#9 madamecleo

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Posted 23 June 2006 - 09:07 AM

Right now, I've read all the books written as Elizabeth Peters (Vicky Bliss, Amelia Peabody, and Jacqueline Kirby) and I'm working my way through the gothic books (not series) written as Barbara Michaels. I like historical romances as well. One of my recent favorites is Julia Quinn (not only because I went to high school with her :P ) I think I've only read a couple Liz Carlyle. A friend of mine got me into the Stephanie Laurens books and Jo Beverly. I also liked the Stella Cameron "Mayfair Square" series. I've been in grad school most of my life, it feels, so what some might consider "trashy romances" or beach reading--it's a nice respite for my brain!! I love 'em!

No sh@t on the JQ connection! We must be about the same age, then, b/c Quinn and I are about the same age. Totally cool. I am eagerly awaiting <i>On the Way to the Wedding</i>! I just read my first Jo Beverly (<i>Hazard</i>) and LOVED it. I have some others by her, but haven't read them yet. I didn't get too far into Stephanie Laurens's Cynster series...believe it or not, I thought there was too much sex (unlike the erotica books that I love, I was reading the Laurens books for the stories not the sex!). Have you tried Eloisa James? Or Diane Perkins? Both great Regency romance writers too.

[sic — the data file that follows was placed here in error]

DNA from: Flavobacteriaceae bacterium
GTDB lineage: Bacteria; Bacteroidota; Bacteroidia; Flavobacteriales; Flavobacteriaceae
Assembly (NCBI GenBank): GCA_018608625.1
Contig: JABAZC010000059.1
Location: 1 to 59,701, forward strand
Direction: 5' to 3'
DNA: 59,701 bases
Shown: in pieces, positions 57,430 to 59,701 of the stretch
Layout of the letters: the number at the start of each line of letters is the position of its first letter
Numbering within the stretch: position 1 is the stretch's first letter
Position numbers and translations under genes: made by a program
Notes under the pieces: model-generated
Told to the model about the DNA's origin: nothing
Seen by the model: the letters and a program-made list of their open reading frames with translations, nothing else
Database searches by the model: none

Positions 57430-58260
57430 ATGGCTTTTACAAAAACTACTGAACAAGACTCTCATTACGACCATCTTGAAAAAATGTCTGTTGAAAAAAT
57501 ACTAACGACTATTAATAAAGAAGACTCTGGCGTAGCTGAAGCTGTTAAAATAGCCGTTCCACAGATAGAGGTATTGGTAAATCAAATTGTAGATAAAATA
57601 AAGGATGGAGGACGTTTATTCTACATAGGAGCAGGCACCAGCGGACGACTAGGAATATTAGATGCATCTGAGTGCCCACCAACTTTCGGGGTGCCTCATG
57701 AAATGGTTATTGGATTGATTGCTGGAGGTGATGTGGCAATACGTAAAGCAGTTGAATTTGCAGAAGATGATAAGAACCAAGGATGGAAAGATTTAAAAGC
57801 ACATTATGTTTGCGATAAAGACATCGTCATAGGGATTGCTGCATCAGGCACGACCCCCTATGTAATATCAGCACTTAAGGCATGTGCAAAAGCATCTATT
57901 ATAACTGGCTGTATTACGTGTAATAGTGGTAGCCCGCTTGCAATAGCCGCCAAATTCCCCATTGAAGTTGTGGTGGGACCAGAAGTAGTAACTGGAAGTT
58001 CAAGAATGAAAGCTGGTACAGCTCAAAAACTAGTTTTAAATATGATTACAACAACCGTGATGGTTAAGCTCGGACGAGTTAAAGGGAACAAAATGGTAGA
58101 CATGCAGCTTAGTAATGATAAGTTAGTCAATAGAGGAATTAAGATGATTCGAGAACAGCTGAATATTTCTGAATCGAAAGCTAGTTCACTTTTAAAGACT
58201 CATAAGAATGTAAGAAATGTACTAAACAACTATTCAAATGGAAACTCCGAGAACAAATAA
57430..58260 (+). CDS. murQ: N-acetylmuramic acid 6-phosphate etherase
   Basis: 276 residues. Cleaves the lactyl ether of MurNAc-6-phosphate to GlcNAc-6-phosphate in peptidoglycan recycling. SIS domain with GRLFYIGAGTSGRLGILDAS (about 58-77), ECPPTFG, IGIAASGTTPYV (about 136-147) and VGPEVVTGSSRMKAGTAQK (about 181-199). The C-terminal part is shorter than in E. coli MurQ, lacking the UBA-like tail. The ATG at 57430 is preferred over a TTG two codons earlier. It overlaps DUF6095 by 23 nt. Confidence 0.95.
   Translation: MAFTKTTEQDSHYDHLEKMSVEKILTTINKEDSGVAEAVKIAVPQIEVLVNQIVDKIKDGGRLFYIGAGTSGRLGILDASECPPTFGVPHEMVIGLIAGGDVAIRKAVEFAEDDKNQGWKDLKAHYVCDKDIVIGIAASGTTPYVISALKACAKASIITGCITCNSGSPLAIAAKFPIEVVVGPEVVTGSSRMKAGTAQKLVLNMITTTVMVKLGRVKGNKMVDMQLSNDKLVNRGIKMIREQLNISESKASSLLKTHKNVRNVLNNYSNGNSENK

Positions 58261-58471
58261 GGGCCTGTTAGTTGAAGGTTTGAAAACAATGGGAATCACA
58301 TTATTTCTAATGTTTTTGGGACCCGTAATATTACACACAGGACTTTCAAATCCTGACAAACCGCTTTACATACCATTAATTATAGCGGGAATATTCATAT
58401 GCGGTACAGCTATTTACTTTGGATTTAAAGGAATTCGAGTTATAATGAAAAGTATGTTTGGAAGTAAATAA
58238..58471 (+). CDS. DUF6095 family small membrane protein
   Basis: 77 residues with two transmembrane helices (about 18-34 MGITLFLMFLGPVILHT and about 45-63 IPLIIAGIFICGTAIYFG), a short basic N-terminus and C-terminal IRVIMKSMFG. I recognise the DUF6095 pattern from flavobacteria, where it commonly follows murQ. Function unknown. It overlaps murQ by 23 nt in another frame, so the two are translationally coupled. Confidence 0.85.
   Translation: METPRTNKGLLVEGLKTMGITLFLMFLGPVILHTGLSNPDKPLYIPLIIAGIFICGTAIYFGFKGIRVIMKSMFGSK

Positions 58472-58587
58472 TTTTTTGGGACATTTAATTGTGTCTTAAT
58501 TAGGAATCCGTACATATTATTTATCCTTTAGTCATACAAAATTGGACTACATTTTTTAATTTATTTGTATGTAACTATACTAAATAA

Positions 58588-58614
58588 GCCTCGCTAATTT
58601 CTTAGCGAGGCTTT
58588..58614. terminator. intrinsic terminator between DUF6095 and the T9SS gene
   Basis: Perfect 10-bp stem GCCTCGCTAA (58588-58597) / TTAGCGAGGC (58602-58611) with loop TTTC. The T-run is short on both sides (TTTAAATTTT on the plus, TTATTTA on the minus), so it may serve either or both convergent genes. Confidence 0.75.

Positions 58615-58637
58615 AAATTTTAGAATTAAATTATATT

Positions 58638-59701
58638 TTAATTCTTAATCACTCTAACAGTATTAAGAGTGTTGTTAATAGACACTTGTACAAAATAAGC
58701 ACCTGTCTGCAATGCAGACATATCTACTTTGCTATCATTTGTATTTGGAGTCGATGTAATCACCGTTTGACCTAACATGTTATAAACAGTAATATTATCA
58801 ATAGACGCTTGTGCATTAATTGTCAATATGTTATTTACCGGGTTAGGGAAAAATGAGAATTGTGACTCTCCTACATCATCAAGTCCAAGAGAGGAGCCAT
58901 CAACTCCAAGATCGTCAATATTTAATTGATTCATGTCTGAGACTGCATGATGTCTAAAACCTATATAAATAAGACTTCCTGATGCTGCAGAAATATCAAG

#10 Hoyaheel

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Posted 23 June 2006 - 09:16 AM

I haven't read many of the Cynster novels--2 I think--but read all the Bastion club books. Gee, should we start another thread just for romance? :P Nah, I'm trying to stay on topic and only discuss historical romances.

"Julia Quinn" (it's a pseudonym) graduated in 1987; I graduated in 1990, so I didn't know her, but one of her sisters was a year below me and I knew her very well--we went on Outing Club trips together (um, that's camping, hiking & stuff, nothing to do with outing closeted homosexuals :P ) I actually "discoverd" the novels when she was profiled in our alumni magazine a couple years ago.

#11 madamecleo

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Posted 23 June 2006 - 05:40 PM

Gee, should we start another thread just for romance? :P Nah, I'm trying to stay on topic and only discuss historical romances.

I can talk books forever. I wish this board was more active on this! I'd love to get other peoples' opinions. Do you know of any other boards that are active (not that I wouldn't stay here and hang, too) for books like we're discussing--romance, historicals, etc.?

#12 Leia1912

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Posted 23 June 2006 - 06:06 PM